Imatges de pÓgina
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great laugh.) Admire nature-cultivate reason.And you, Legislators, if you desire that the French people should be happy, make haste to propagate these principles, and to teach them in your primary schools, instead of those fanatical principles which have hitherto been taught. The tyranny of Kings was confined to make their people miserable in this life--but those other tyrants, the Priests, extend their dominion into another, of which they have no other idea than of eternal punishments; a doctrine which some men have hitherto had the good nature to believe. But the moment of the catastrophe is come—all these prejudices must fall at the same time. We must destroy them, or they will destroy us. For myself, I honestly avow to the Convention, I am an atheist! (Here there is some noise and tumult. But a great number of members cry out, “ What is that $ to us—you are an honest man!") But I defy a single individual, amongst the twenty-four millions of Frenchmen, to make against me any well-grounded reproach. I doubt whether the Christians or the Catholics, of which the last speaker, and those of his opinion, have been talking to us, can make the same challenge.-(Great applauses.) There is another consideration-Paris has had great losses. It has been deprived of the commerce of luxury; of that factitious splendour which was found at courts, and invited strangers bither. Well! we must repair these losses.---Let me then represent to you the times, that are fast approaching, when our philosophers, whose names are celebrated throughout Europe, Petion, SYEYES, CONDORCET, and others-surrounded in our Pantheon, as the Greek philosophers were at Athens, with a crowd of disciples coming from all parts of Europe, walking like the Peripatetics, and teaching--this man, the system of the universe, and developing the progress of all human knowledge;

that,

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that, perfectioning the social system, and shewing in our decree of the 17th of June 1789, the seeds of , the insurrections of the 14th of July, and the 10th of August, and of all those insurrections which are spreading with such rapidity throughout Europe-so that these young strangers, on their return to their respective countries, may spread the same lights, and may operate, for the happiness of mankind, similar revolutions throughout the world.

(Numberless applauses arose, almost throughout the whole Assembly, and in the galleries.)

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REMARKS

ON THE

SPEECH OF MR. DUPONT,

ON THE SUBJECTS OF

RELIGION and PUBLIC EDUCATION.

It is presumed that it may not be thought unseasonable at this critical time to offer to the public, and especially to the more religious part of it, a few slight observations, occasioned by the late famous speech of Mr. Dupont, which exhibits the confession of faith of a considerable Member of the French National Convention. Though the speech itself has been pretty generally read, yet it was thought necessary to prefix it to these remarks, lest such as have no already perused it, might, from an honest reluctance to credit the existence of such principles, dispute its authenticity, and accuse the remarks, if unaccompanied by the speech, of a spirit of invective and unfair exaggeration. At the same time it must be confessed, that its impiety is so monstrous, that many good men were of opinion it ought not to be made familiar to the minds of Englishmen; for there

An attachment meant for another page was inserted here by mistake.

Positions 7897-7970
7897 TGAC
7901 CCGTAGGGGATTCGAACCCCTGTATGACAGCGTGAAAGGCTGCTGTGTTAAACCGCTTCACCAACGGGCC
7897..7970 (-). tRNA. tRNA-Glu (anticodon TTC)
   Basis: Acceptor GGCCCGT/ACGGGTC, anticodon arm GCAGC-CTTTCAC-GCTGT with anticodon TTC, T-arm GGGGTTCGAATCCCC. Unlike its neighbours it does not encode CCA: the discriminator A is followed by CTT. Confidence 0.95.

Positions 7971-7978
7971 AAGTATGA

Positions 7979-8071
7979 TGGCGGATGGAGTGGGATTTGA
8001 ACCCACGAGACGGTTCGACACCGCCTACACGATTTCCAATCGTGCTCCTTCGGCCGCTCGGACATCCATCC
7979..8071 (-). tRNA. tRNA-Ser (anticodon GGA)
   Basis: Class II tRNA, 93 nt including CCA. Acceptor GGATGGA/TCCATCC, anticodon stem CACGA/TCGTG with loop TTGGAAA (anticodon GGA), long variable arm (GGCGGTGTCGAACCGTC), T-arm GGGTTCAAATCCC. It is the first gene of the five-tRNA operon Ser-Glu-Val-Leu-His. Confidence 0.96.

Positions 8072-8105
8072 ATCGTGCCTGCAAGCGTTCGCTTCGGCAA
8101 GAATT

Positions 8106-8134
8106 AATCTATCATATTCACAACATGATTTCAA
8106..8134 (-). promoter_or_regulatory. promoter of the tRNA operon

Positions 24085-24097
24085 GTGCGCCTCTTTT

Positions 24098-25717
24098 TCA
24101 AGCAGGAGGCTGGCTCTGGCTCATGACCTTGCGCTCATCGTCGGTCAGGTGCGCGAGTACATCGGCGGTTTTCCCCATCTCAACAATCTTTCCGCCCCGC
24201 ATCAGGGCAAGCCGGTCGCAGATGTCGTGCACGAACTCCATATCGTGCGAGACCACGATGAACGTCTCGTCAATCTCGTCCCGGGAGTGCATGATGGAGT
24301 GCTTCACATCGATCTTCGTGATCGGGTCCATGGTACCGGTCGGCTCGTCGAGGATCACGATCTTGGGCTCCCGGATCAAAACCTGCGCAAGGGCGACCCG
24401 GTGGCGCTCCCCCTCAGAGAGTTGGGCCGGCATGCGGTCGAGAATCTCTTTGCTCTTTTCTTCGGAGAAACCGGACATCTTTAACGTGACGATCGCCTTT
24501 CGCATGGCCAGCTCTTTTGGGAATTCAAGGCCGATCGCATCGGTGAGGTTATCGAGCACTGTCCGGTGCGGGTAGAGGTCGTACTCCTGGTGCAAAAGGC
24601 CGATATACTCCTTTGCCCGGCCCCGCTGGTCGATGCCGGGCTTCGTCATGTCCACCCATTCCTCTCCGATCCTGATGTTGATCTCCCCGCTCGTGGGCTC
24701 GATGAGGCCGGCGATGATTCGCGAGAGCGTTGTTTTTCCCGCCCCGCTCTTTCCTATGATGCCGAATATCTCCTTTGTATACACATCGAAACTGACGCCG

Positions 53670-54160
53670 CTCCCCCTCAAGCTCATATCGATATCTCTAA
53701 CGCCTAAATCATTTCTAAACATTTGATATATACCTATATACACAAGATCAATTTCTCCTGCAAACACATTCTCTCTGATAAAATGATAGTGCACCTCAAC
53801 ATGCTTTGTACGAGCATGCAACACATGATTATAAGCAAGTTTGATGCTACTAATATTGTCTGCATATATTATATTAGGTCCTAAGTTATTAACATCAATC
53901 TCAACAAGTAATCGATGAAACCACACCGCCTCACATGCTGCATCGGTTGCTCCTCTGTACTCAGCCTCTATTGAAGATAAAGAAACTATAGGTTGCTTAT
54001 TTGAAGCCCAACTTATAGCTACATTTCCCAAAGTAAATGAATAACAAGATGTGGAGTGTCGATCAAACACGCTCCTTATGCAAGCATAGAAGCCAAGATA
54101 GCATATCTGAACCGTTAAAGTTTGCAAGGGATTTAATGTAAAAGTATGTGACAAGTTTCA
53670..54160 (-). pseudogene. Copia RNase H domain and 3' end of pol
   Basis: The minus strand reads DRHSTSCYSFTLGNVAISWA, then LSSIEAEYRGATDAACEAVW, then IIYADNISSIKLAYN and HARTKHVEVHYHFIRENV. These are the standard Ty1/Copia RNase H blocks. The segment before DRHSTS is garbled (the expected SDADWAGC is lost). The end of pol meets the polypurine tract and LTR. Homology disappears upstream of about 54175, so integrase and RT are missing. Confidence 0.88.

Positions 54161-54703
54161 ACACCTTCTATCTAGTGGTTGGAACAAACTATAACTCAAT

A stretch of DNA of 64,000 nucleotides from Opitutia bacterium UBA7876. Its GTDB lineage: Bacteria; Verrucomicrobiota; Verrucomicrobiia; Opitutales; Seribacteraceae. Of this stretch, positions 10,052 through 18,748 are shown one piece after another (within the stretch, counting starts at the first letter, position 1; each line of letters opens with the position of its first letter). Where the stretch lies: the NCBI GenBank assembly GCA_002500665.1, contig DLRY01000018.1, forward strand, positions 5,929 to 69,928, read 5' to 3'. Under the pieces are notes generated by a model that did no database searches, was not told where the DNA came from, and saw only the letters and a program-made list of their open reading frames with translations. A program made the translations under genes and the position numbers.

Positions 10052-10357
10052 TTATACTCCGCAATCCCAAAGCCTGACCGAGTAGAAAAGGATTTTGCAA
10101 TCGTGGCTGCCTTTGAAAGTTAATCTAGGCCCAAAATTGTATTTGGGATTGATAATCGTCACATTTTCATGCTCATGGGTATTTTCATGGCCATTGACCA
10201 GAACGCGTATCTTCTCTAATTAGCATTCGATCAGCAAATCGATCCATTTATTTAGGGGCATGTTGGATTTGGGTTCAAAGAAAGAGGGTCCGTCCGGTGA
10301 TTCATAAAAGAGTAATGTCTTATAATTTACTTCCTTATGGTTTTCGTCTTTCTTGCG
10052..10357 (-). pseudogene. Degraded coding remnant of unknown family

are

are crimes with which even the imagination should never come in contact, and which it is almost safer not to controvert than to detail.

But as an ancient nation intoxicated their slaves, and then exposed them before their children, in order to increase their horror of intemperance; so it is hoped that this piece of impiety may be placed in such a light before the eyes of the Christian reader, that, in proportion as his detestation is raised, his faith, instead of being shaken, will be only so much the more strengthened.

This celebrated speech, though delivered in an assembly of politicians, is not on a question of politics, but on one as superior to all political considerations as the soul is to the body, as eternity is to time. The object of this oration is not to dethrone kings, but him by whom kings reign. It does not excite the cry of indignation in the orator that Louis the Sixteenth reigns, but that the Lord God omnipotent reigneth.

Nor is this the declaration of some obscure and anonymous person, but it is an exposition of the creed of a public leader. It is not a sentiment hinted in a journal, hazarded in a pamphlet, or thrown out at a disputing club; but it is the implied faith of the rulers of a great nation.

Little notice would have been due to this famous speech, if it had conveyed the sentiments of only one vain orator ; but it should be observed, that it was heard, received, applauded, with two or three exceptions only--a fact, which you, who have scarcely believed in the existence of atheism, will hardly credit, and which, for the honour of the eighteenth century, it is hoped that our posterity will reject as totally incredible.

A love of liberty, generous in its principle, inclines some well meaning but mistaken men still to favour

the

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